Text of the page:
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MIN@CWS: Garcia scores game-winner on wild pitch

CHICAGO -- Years from now, or maybe it will only be days, the story will be told of how the White Sox 7-6 victory over the Twins on Wednesday at chilly U.S. Cellular Field all started with a Paul Konerko pinch-hit single to open the ninth inning.

That come-from-behind effort ended with a wild pitch from reliever Samuel Deduno on ball four to Adam Dunn that scored Leury Garcia with the game-winning run in the 11th.

In between, the White Sox scratched and clawed their way to a 2-0 start to the 2014 season.

Before playoff deposits are taken for the current campaign, remember that the 2013 White Sox also started 2-0 on their way to 99 losses. Even in just two games, though, this current version looks drastically different.

More energy. More athleticism. More fun.

"We're South Siders. We're grinders," said White Sox center fielder Adam Eaton of the team's late-inning rally. "Any way, shape or form, we get the job done. We'll take the [wild pitch] any day of the week. It's not ever over, you know? We can battle back."

"By coming back and then you win later, I don't know how many times we did that last year, not many," said White Sox manager Robin Ventura, whose '13 squad had two wins when trailing after eight innings. "You end up doing something that feels new and feels fresh for these guys."

Speaking of new and fresh, that part-time pinch-hitting role fits the bill for an organization staple of 16 years such as Konerko. With the White Sox trailing by two in the ninth and Twins closer Glen Perkins on the mound, Konerko stepped in for Alejandro De Aza and laced the first pitch he saw off of third base.

Adrian Nieto pinch-ran and moved to second on pinch-hitter Dayan Viciedo's single before coming around to score on Garcia's single. A wild pitch allowed Viciedo to score the tying run on Eaton's slow roller to third, when Trevor Plouffe's throw was late and wide in the dirt.

Konerko provided the spark off the bench needed by the White Sox, just as it was drawn up when he returned for his final season in Chicago.

"There's going to be enjoyment that comes from that," said Ventura of Konerko. "He sparked that last inning to be able to do that and do it in the first inning he's in this season. That's a big thing in this clubhouse, when he goes up there and does stuff like that."

"I just wanted to be aggressive and not go up there free swinging but try to make a decision on the pitch, but don't be tentative, either," Konerko said. "Just trying to get the routines down during the game, which will take a little bit of time. But I've talked to some people and kind of have an idea."

Ronald Belisario, the White Sox seventh and final pitcher, came in for Donnie Veal and stranded two runners in the 10th before pitching a perfect 11th to set up the winning frame. Garcia scored the deciding run after leading off with a perfectly placed bunt on a 0-2 pitch from Deduno.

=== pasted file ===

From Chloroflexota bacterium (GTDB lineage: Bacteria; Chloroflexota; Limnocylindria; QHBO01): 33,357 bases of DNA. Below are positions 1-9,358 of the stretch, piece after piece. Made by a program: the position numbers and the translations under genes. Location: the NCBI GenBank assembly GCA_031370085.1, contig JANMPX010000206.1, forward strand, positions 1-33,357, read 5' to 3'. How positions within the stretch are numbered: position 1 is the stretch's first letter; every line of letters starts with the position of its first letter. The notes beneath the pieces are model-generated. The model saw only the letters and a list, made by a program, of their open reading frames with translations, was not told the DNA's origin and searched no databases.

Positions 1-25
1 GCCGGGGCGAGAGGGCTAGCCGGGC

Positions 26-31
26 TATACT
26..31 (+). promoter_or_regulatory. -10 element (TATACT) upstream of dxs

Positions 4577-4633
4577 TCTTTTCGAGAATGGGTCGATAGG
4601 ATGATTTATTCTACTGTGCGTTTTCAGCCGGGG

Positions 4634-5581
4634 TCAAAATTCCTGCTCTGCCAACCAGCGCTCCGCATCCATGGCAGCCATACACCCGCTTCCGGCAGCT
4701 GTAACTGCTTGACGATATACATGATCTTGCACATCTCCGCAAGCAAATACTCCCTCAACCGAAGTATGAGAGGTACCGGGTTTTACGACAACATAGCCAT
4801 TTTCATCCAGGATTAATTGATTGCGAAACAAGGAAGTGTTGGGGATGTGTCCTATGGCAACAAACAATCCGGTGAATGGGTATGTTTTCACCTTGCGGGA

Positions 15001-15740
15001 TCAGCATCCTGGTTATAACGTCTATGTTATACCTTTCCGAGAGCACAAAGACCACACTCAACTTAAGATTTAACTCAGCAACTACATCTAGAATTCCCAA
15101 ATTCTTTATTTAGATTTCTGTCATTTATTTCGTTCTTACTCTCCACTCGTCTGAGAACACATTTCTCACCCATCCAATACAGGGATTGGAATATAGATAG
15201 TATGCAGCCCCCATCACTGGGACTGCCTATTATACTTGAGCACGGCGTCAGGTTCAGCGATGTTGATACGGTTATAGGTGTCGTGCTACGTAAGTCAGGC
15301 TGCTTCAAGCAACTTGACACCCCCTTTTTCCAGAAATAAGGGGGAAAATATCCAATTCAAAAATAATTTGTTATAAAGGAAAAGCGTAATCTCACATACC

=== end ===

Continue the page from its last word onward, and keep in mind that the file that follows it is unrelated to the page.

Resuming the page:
A called third strike on Marcus Semien, who is 0-for-10 to start the season and also struck out with the game-winning run on third and one out in the ninth, led to an intentional walk to Jose Abreu and the wild pitch on Dunn's free pass.

"He had great stuff," Minnesota manager Ron Gardenhire said of Deduno. "But you have to harness it out there."

Garcia's bunting bravado served as a major step in putting this game into the win column.

"You have to work on it," Garcia said. "I've been working, and that was the perfect time to do it, and I [did] it. It was perfect."

The White Sox held a 3-2 lead into the seventh behind a 5 1/3-inning and 109-pitch effort from Felipe Paulino, who was making his first big league start since June 6, 2012, for the Royals against the Twins. But Minnesota rallied for three in the seventh off of Scott Downs and Nate Jones to give starter Kevin Correia a two-run lead.

Correia exited at just 82 pitches because Gardenhire couldn't bring him back in the 38-degree cold after approximately the five-minute review process in the seventh on a Twins challenge of an Oswaldo Arcia fly ball to center. The play was originally ruled a catch, with Eaton dropping the ball on the transfer, but after video review, the play was overturned, putting runners on first and second with nobody out.

"It took a long time," said Gardenhire of the replay. "I don't know what was going on, but it took an awful long time and you end up losing your starter because of it. You just have to live with it."

Dunn's 441st career homer brought the White Sox closer in the eighth, but a run in the ninth gave Perkins extra room to work with. It wasn't enough room against the reshaped White Sox in a game they probably would have lost last season.

"Yes," said Ventura with a wry smile over losing these close games in '13. "Well put."

"As much as we all want to say it's over with, I wasn't here but I can tell by the guys it was a lot to deal with and it still kind of lingers," Eaton said. "To get a great win like this early and a good win on Monday, we're heading in the right direction. We have to keep it going."

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